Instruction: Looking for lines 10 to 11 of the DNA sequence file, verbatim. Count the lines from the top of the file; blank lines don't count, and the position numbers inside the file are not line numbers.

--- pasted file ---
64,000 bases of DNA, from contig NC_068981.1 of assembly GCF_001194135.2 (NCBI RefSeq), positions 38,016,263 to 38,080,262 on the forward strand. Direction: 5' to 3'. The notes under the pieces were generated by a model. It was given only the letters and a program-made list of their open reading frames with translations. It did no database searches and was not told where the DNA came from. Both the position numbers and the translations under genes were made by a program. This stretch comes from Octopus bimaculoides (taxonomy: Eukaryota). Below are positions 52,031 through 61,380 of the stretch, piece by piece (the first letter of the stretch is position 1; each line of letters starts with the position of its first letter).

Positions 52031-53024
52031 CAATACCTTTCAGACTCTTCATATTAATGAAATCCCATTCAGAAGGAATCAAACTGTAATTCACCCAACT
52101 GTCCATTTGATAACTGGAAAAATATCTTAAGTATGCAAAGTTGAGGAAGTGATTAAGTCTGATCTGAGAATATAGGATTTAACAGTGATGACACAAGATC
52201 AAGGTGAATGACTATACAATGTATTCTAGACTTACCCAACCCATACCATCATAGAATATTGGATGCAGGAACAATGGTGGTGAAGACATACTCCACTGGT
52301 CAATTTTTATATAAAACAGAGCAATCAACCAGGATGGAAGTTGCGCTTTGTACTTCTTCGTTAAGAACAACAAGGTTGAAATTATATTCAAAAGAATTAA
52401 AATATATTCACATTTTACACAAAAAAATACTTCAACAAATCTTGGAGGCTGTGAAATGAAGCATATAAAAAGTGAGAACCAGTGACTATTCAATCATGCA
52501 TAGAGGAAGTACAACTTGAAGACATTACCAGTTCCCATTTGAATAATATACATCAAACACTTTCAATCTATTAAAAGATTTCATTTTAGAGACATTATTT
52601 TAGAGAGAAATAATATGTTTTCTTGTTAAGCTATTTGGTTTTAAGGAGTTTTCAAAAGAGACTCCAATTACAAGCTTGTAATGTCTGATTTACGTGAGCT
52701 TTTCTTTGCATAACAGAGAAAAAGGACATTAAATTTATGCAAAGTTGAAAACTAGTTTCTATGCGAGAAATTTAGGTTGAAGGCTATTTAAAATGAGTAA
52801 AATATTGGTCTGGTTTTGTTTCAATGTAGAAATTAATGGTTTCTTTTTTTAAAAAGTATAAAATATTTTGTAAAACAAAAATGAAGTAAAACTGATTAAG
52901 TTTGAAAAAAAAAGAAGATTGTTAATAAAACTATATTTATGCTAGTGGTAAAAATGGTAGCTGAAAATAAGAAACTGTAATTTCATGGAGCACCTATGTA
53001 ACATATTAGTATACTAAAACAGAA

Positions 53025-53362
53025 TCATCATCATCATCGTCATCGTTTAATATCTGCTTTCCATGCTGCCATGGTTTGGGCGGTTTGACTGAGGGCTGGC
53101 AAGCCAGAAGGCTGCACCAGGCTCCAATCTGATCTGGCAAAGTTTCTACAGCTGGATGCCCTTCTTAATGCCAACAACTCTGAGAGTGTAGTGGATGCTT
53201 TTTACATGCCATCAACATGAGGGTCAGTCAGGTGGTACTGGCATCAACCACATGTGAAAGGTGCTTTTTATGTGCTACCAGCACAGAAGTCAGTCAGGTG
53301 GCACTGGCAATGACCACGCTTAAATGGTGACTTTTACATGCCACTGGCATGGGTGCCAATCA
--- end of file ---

52701 TTTCTTTGCATAACAGAGAAAAAGGACATTAAATTTATGCAAAGTTGAAAACTAGTTTCTATGCGAGAAATTTAGGTTGAAGGCTATTTAAAATGAGTAA
52801 AATATTGGTCTGGTTTTGTTTCAATGTAGAAATTAATGGTTTCTTTTTTTAAAAAGTATAAAATATTTTGTAAAACAAAAATGAAGTAAAACTGATTAAG